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Biophys J. 1998 Sep;75(3):1384-96.

A mechanism of protein-mediated fusion: coupling between refolding of the influenza hemagglutinin and lipid rearrangements.

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Department of Physiology and Pharmacology, Sackler Faculty of Medicine, Tel Aviv University, Ramat Aviv, Israel.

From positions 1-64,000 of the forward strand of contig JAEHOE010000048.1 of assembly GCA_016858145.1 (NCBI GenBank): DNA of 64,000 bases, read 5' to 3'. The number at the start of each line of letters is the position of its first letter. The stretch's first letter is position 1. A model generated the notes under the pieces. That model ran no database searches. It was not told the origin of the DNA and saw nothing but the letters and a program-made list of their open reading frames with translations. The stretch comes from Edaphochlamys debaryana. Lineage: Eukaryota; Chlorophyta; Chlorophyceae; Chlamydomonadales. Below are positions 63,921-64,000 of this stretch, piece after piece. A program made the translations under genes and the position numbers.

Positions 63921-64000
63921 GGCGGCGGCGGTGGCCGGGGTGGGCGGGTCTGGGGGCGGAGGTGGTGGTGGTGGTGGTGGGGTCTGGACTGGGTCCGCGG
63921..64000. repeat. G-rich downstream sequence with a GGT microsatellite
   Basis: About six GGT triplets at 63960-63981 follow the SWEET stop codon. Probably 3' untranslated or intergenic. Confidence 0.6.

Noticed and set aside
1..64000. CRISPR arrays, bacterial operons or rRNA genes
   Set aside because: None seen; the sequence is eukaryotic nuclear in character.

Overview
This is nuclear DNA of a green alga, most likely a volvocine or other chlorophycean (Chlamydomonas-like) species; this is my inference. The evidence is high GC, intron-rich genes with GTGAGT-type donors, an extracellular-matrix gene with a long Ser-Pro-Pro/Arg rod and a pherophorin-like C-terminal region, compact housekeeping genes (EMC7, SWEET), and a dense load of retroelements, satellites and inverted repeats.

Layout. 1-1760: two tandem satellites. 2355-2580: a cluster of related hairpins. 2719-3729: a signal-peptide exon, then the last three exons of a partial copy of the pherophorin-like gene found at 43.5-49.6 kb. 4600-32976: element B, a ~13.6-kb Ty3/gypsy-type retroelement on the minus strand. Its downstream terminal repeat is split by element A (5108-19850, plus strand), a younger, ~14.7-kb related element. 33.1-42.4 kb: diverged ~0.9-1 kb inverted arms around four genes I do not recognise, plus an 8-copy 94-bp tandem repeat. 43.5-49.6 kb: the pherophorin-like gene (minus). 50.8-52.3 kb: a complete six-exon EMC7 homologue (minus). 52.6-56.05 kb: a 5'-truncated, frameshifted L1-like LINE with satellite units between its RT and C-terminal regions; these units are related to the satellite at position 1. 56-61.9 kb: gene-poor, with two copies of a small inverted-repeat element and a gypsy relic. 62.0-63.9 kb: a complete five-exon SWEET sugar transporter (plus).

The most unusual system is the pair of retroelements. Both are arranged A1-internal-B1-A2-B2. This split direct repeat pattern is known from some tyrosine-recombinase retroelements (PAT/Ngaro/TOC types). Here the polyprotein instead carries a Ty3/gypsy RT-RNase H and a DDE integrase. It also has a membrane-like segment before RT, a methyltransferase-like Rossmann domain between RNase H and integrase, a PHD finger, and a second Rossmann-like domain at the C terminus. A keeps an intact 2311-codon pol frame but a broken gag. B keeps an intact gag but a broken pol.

Although membrane fusion mediated by influenza virus hemagglutinin (HA) is the best characterized example of ubiquitous protein-mediated fusion, it is still not known how the low-pH-induced refolding of HA trimers causes fusion. This refolding involves 1) repositioning of the hydrophobic N-terminal sequence of the HA2 subunit of HA ("fusion peptide"), and 2) the recruitment of additional residues to the alpha-helical coiled coil of a rigid central rod of the trimer. We propose here a mechanism by which these conformational changes can cause local bending of the viral membrane, priming it for fusion. In this model fusion is triggered by incorporation of fusion peptides into viral membrane. Refolding of a central rod exerts forces that pull the fusion peptides, tending to bend the membrane around HA trimer into a saddle-like shape. Elastic energy drives self-assembly of these HA-containing membrane elements in the plane of the membrane into a ring-like cluster. Bulging of the viral membrane within such cluster yields a dimple growing toward the bound target membrane. Bending stresses in the lipidic top of the dimple facilitate membrane fusion. We analyze the energetics of this proposed sequence of membrane rearrangements, and demonstrate that this simple mechanism may explain some of the known phenomenological features of fusion.

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